Despite a lot of justified excitement surrounding the 2019-20 Clippers it’s important to remember there are challenges ahead. Building a team isn’t easy, building a Championship is even tougher.
Star defined is any massive self-luminous celestial body of gas that shines by radiation derived from its internal energy sources. This translates to athletes’ gifts as such. A star athlete is one whose gifts elevate he or she into the top echelon of his or her peers. One’s physical and mental abilities have come together at the right time. They become the focal point of the team and the most critical element needed to enable the team to succeed. That success is fueled by one’s internal energy source. Their drive, their compassion, their dedication.
The N.B.A has many good players, but not many stars. Entering the 19-20 season, there are 494 players in the league. This does not include the D-League. Of those players, 24 are voted as All-Stars each year and of those 24 the number of which can truly be considered stars is debatable. Then there are the Superstars. Those who transcend teams, no matter which team they are on and where ever they go, they are the sun, the brightest star, and the team revolves around them. From Kareem to Magic, to Bird to Jordan, to Kobe to Shaq to LeBron, Superstars have ruled the NBA.
The Clippers have added two Superstars to their roster. Kawhi Leonard, perhaps the leagues fastest rising star, and Paul George, who has been a star for years but with this year’s past performance has elevated to Superstar status.
Before these additions however, the Clippers had an already successful and cohesive unit. They finished with an 48-34 record, 8th overall in the western conference, allowing them to qualify for the Western Conference playoffs. They made the playoffs despite trading key pieces Marcin Gortat, Boban Marjanovic, and Tobias Harris, arguably their best player at the time. They took two games from the defending champion Golden State Warriors, who at the time had both Kevin Durant and Klay Thompson in the lineup. They played with grit, cohesion, and passion, led by the hot shooting of Lou Williams the NBA’s back to back sixth man of the year winner, and the prowess of Patrick Beverly on defense.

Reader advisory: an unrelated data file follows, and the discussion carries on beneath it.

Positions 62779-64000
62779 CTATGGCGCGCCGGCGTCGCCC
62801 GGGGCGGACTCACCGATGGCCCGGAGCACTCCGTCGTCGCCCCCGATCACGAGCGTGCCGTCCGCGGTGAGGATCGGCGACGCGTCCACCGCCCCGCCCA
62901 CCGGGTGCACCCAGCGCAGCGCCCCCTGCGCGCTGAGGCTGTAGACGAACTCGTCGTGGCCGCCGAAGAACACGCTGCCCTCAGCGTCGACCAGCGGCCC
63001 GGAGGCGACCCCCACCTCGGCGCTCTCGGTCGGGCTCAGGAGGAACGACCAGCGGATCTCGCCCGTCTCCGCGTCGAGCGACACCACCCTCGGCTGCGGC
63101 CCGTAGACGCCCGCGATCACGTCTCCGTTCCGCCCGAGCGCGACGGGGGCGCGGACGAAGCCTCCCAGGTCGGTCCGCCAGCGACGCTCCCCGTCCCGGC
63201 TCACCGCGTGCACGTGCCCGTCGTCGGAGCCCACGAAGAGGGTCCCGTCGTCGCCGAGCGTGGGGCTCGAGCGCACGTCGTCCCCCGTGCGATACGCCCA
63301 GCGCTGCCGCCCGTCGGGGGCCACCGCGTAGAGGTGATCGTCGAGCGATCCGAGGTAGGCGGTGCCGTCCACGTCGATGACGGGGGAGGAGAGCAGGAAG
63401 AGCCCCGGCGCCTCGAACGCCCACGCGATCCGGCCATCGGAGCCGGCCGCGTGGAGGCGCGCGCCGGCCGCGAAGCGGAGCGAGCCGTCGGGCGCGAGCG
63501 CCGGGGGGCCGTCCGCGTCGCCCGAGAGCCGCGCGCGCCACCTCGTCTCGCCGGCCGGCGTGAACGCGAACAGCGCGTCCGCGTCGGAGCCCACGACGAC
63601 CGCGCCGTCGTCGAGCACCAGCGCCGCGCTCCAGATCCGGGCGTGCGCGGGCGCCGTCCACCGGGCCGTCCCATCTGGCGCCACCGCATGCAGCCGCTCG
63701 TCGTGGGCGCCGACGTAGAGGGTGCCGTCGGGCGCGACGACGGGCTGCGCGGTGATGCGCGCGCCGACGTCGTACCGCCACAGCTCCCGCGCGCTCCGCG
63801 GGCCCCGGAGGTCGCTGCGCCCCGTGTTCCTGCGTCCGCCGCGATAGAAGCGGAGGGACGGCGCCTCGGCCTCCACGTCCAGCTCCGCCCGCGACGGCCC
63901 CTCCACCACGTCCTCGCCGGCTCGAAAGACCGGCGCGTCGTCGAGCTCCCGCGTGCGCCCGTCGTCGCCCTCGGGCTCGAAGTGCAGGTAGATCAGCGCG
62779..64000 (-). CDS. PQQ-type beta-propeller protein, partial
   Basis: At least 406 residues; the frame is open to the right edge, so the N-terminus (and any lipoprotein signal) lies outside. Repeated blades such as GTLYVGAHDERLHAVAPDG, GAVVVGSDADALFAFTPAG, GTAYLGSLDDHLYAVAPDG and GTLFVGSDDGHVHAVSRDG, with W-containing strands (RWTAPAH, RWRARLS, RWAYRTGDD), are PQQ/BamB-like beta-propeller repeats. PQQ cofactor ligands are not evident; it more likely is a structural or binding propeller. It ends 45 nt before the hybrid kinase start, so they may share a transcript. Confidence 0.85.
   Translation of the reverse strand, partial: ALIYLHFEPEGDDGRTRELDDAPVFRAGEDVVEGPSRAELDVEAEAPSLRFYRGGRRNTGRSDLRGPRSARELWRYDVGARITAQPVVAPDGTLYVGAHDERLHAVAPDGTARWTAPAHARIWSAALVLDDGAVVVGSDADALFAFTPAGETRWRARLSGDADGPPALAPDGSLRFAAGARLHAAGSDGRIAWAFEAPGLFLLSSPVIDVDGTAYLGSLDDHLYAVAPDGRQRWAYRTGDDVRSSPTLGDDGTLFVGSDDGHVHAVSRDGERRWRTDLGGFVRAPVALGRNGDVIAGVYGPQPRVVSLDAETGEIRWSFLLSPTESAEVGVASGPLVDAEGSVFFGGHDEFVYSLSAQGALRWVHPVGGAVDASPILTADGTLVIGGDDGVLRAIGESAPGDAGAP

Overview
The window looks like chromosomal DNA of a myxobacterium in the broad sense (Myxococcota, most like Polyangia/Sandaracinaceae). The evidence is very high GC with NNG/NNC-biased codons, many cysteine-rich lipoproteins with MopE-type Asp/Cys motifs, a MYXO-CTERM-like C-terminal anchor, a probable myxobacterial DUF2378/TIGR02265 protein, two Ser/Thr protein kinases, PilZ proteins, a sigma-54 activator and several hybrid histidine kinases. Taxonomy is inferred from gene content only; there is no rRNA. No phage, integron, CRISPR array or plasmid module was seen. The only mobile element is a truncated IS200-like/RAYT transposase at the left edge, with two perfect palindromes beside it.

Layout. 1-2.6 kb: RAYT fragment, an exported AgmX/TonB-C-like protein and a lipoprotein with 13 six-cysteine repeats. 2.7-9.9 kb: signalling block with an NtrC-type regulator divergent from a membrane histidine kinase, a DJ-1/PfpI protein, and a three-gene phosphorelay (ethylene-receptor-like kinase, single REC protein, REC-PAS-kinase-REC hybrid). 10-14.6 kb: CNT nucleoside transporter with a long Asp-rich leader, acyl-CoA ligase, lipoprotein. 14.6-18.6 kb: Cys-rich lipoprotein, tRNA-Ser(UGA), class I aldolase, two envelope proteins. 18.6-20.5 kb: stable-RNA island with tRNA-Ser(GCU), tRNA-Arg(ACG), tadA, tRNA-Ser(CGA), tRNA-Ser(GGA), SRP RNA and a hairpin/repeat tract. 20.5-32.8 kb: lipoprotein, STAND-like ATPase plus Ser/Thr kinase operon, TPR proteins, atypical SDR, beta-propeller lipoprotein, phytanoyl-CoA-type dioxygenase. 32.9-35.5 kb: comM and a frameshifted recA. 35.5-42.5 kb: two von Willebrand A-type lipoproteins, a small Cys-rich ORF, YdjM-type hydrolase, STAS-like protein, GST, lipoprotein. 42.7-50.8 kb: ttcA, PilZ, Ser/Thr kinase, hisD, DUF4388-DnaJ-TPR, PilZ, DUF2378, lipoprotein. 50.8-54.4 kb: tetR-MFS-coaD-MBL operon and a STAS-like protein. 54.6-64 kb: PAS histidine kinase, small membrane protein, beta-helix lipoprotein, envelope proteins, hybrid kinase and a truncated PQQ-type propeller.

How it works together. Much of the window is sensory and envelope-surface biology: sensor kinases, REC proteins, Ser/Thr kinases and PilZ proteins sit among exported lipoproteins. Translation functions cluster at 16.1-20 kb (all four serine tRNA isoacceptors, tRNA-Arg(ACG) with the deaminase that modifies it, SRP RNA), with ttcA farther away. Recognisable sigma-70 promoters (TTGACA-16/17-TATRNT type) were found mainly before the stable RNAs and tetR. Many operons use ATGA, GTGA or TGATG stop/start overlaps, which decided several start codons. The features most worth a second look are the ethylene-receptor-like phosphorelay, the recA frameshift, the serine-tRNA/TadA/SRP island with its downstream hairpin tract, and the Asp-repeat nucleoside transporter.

So, my question is, how is it expected that the team’s chemistry will not be affected by adding not just one Superstar but two. It worked in Toronto, but the Raptors had a in DeMar DeRozan already and while their games are not exactly alike, neither are considered to be creators for their teammates, and both are accustomed to being the focal point of the offense. Adjustments must be made by not only George and Leonard playing with each other and their new teammates, but the new teammates adjusting to playing with new ball-dominant stars.
The returning Clippers also must adjust to taking a reduction in roles, and an ego check after their success in the playoffs without those two. Some say it will be easier because of the pedigree Kawhi brings to the team as the current finals MVP and champion, as well as multiple champions. However, it also could be similar to what the Cavalierss experienced with the return of LeBron or more accurately the Celtics adjustment to the return of Irving and Gordon Hayward.
The Clippers are indeed a more cohesive unit than the Lakers and are in the top three of teams in terms of overall talent in the league. No one is arguing the greatness of their dynamic duo, the ability of their coaching staff to lead, or the fit of their additions. However, greatness takes time, and to assume that these additions will be added into the mix without any problems or hiccups is shortsighted. Rome wasn’t built in a day.
Champions will not be either.